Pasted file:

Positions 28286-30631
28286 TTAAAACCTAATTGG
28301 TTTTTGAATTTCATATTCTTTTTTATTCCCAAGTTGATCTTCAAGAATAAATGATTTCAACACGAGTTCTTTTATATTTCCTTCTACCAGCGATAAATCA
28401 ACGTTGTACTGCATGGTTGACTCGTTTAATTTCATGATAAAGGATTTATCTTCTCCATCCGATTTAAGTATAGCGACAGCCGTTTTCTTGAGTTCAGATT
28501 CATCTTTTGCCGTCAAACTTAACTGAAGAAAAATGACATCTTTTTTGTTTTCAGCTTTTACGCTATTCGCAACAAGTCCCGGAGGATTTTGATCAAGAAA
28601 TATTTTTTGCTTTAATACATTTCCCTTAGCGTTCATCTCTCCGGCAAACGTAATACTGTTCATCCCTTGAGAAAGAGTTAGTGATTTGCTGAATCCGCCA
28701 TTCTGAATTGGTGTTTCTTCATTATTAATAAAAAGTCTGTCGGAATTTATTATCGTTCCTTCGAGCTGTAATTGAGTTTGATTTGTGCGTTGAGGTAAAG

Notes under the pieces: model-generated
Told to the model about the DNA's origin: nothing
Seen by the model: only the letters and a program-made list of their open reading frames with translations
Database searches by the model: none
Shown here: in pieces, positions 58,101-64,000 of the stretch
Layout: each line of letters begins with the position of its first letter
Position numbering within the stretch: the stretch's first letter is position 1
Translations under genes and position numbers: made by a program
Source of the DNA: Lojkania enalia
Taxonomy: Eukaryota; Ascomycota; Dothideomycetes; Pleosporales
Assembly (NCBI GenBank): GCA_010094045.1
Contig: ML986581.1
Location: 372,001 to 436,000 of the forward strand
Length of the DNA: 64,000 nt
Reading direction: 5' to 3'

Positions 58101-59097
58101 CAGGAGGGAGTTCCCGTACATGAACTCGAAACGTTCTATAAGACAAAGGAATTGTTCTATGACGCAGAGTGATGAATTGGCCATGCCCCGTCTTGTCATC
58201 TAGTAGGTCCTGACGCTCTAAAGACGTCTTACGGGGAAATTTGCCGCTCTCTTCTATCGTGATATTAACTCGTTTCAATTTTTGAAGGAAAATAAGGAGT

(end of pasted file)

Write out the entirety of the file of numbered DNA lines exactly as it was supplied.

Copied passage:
Positions 28286-30631
28286 TTAAAACCTAATTGG
28301 TTTTTGAATTTCATATTCTTTTTTATTCCCAAGTTGATCTTCAAGAATAAATGATTTCAACACGAGTTCTTTTATATTTCCTTCTACCAGCGATAAATCA
28401 ACGTTGTACTGCATGGTTGACTCGTTTAATTTCATGATAAAGGATTTATCTTCTCCATCCGATTTAAGTATAGCGACAGCCGTTTTCTTGAGTTCAGATT
28501 CATCTTTTGCCGTCAAACTTAACTGAAGAAAAATGACATCTTTTTTGTTTTCAGCTTTTACGCTATTCGCAACAAGTCCCGGAGGATTTTGATCAAGAAA
28601 TATTTTTTGCTTTAATACATTTCCCTTAGCGTTCATCTCTCCGGCAAACGTAATACTGTTCATCCCTTGAGAAAGAGTTAGTGATTTGCTGAATCCGCCA
28701 TTCTGAATTGGTGTTTCTTCATTATTAATAAAAAGTCTGTCGGAATTTATTATCGTTCCTTCGAGCTGTAATTGAGTTTGATTTGTGCGTTGAGGTAAAG

Notes under the pieces: model-generated
Told to the model about the DNA's origin: nothing
Seen by the model: only the letters and a program-made list of their open reading frames with translations
Database searches by the model: none
Shown here: in pieces, positions 58,101-64,000 of the stretch
Layout: each line of letters begins with the position of its first letter
Position numbering within the stretch: the stretch's first letter is position 1
Translations under genes and position numbers: made by a program
Source of the DNA: Lojkania enalia
Taxonomy: Eukaryota; Ascomycota; Dothideomycetes; Pleosporales
Assembly (NCBI GenBank): GCA_010094045.1
Contig: ML986581.1
Location: 372,001 to 436,000 of the forward strand
Length of the DNA: 64,000 nt
Reading direction: 5' to 3'

Positions 58101-59097
58101 CAGGAGGGAGTTCCCGTACATGAACTCGAAACGTTCTATAAGACAAAGGAATTGTTCTATGACGCAGAGTGATGAATTGGCCATGCCCCGTCTTGTCATC
58201 TAGTAGGTCCTGACGCTCTAAAGACGTCTTACGGGGAAATTTGCCGCTCTCTTCTATCGTGATATTAACTCGTTTCAATTTTTGAAGGAAAATAAGGAGT